“Shout out to Coach Pitino, he’s a great coach with a rich history. That’s not what I’m focused on right now. I’m here now, and my mind and my focus is here at Seton Hall. I just wish that program the best of luck.”

Beyond the obvious storyline of player-faces-former-team-coached-by-guy-who-didn't-want-him, Wusu himself demands attention.

When recruited by St. John's in 2020 class, he wasn't even the best player to be going to the Red Storm from his own high school. Wusu was a tag-along with four-star recruit Posh Alexander, who sounds like freckled villain at a British boarding school but is actually now another inter-Big East transfer like Wusu, having left SJU for Butler after last season.

Wusu had no ranking, no stars, no anything in his recruiting profiles on the major sites. He was supposed to be an afterthought, an emergency benchwarmer.

Now he's one of the leaders on a strong Seton Hall team with the best record in the Big East, averaging around 8.5 points (a point total he's put up for each of the last three seasons), 5 rebounds, 2 assists and 2 steals over 30 minutes per game.

Hmm, sounds like an interesting player for a combo EXTRA market.

Click the image below to throw some points on Dylan tomorrow night.

4. The Week 2.5 Card

Get your fill of Florida-Tennessee, Iowa State-BYU and St. Johns-Seton Hall on Tuesday.

And check out our pre-market markets on Mississippi State-Kentucky, Nevada-San Diego State, and Creighton-UConn on Wednesday (only I am stupid enough to hang a line before we know whether Donovan Clingan is back for the Huskies).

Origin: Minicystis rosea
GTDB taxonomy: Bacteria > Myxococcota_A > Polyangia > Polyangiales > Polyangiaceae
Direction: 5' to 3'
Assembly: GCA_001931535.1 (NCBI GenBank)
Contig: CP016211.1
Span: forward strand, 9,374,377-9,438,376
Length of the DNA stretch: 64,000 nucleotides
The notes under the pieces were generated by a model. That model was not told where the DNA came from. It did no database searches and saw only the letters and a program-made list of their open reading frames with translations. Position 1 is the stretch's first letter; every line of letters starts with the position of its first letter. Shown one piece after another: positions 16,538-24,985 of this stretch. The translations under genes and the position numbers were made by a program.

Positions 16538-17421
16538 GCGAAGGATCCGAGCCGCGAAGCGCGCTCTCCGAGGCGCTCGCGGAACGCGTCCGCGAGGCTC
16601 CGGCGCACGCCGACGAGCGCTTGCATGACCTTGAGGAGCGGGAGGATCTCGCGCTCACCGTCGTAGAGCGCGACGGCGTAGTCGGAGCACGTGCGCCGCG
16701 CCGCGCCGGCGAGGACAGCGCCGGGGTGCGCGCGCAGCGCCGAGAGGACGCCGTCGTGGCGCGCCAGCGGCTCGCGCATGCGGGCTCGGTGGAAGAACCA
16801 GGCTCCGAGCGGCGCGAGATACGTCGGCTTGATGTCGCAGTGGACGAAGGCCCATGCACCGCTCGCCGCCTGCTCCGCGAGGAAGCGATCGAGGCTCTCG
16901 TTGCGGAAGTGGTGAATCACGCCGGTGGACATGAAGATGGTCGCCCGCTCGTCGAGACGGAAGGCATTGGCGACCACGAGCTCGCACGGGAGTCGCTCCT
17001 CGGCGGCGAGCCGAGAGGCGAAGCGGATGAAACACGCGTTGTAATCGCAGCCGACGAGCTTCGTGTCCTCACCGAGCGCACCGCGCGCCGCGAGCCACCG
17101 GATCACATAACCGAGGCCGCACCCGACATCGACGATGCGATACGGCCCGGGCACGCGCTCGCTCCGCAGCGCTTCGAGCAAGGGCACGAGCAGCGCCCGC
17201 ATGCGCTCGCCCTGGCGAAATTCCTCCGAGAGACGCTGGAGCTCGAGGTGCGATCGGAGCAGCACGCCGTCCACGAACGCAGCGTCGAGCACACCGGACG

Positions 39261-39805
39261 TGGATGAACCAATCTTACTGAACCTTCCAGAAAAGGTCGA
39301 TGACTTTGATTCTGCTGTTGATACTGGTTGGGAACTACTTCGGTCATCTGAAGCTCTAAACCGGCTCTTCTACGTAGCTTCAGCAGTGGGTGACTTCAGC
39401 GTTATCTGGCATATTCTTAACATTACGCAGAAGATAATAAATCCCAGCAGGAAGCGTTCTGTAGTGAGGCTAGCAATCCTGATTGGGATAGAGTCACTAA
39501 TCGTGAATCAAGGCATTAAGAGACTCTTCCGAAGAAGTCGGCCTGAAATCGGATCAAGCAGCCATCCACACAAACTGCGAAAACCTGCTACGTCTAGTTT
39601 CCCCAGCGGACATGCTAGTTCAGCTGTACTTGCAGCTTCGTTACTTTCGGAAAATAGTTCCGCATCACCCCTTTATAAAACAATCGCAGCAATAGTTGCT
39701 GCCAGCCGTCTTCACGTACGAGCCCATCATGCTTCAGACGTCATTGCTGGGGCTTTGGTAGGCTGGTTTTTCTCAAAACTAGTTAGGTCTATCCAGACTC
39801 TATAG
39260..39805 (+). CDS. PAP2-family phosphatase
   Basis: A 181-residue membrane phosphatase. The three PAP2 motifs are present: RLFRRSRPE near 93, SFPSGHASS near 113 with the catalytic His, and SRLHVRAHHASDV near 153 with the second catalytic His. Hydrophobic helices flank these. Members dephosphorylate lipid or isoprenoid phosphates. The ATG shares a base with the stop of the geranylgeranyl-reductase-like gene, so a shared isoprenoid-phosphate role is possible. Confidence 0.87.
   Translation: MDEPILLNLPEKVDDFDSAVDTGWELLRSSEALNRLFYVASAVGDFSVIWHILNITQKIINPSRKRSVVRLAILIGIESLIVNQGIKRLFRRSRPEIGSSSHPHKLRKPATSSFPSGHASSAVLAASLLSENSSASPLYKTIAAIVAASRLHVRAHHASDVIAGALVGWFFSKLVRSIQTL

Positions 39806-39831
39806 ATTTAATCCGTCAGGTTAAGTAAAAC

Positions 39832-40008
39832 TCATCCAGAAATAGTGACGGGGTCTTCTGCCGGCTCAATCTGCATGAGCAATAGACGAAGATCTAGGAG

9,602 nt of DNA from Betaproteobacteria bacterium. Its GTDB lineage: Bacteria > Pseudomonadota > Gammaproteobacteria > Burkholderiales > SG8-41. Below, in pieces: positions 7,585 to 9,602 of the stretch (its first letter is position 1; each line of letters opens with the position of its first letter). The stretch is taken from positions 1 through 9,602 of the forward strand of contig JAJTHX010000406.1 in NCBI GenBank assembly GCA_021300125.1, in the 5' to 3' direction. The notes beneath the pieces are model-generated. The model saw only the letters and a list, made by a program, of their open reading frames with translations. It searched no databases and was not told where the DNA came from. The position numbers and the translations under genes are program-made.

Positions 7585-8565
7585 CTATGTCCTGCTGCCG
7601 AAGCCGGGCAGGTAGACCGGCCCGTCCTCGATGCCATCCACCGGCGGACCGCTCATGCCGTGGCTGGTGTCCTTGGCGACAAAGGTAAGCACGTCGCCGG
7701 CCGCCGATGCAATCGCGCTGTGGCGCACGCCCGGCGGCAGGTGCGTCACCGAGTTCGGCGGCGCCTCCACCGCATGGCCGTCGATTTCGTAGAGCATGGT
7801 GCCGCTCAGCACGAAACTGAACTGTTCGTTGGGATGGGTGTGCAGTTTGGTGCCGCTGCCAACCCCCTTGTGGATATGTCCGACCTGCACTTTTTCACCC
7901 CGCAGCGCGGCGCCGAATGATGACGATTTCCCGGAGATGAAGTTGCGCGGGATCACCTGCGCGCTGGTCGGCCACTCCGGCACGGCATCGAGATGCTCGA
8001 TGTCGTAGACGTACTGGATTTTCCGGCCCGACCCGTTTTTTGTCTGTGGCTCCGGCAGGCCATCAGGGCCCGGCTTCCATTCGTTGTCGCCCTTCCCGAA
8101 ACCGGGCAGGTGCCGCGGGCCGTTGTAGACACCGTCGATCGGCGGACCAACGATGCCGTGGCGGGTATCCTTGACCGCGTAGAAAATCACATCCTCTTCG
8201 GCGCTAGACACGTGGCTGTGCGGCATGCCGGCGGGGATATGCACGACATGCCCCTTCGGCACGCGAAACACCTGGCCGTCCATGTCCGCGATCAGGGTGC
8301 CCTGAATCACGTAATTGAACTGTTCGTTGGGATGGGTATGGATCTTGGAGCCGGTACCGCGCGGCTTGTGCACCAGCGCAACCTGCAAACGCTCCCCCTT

Week 2.5 Card [Mid-Week] (Jan. 16-17)
Each week, contestants are granted 1,000 in Available Free Play Points (AFPP). Contestants must allocate all 1,000 points across one or more of the following markets The Mid-Week card submission deadline is 4pm PT / 7pm ET on Wednesday, unless the game a contestant is picking tips before then Contestants’ goal is to generate “winnings” by making successful selections The amount of winnings generated by successful selections are determined by the amount of AFPP placed on the selection, multiplied by the multiplier at the end of each pick (e.g. if Arizona wins, an allocation of 100 points on “Arizona to win - 1.25x” would net 125 winnings, or 100 x 1.25) Official contest rules can be found here In order to enter, make sure you subscribe here

The Leaderboard

2024 College Basketball Contest - Master File - Google Drive

Leaderboard Through Week 2

If you're looking for everyone's individual picks from the Week 2 card, and their graded responses, they're already posted to the site. These will usually be posted over the weekend, but not emailed to subscribers. You can find them in the CBB section under the post labelled Week 2 Responses.